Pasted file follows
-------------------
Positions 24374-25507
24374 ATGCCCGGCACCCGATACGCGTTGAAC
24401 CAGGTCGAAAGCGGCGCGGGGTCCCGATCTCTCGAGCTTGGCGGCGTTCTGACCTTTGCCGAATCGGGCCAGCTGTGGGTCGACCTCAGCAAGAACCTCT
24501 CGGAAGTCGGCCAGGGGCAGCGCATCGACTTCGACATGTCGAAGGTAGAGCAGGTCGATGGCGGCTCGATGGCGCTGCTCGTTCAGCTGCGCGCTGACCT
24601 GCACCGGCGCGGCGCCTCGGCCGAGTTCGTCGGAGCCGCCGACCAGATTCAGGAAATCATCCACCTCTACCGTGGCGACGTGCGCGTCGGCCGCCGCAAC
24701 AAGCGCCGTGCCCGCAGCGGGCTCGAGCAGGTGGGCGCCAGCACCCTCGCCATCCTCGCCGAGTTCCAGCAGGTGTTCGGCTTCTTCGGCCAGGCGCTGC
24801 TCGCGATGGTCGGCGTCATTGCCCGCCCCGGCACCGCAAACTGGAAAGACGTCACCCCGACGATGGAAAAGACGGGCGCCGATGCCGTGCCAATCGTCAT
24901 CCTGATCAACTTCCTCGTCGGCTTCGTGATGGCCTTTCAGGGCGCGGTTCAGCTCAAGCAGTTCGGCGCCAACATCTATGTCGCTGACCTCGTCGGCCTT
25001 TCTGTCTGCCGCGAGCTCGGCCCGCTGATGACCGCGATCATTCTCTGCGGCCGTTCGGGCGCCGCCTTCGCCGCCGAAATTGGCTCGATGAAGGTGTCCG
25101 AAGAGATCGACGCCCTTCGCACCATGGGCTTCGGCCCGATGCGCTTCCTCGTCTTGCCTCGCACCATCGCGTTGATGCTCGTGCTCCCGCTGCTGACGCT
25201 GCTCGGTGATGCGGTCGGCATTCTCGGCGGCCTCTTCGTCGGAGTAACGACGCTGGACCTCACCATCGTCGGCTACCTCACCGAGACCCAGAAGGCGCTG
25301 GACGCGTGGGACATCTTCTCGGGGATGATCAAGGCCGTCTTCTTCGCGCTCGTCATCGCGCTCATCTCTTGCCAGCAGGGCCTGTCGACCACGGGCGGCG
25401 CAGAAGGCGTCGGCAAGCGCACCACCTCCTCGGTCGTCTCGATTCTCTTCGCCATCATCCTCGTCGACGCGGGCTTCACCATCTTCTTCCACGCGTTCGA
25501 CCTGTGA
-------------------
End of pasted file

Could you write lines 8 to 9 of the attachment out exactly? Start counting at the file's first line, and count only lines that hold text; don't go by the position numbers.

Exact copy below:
24901 CCTGATCAACTTCCTCGTCGGCTTCGTGATGGCCTTTCAGGGCGCGGTTCAGCTCAAGCAGTTCGGCGCCAACATCTATGTCGCTGACCTCGTCGGCCTT
25001 TCTGTCTGCCGCGAGCTCGGCCCGCTGATGACCGCGATCATTCTCTGCGGCCGTTCGGGCGCCGCCTTCGCCGCCGAAATTGGCTCGATGAAGGTGTCCG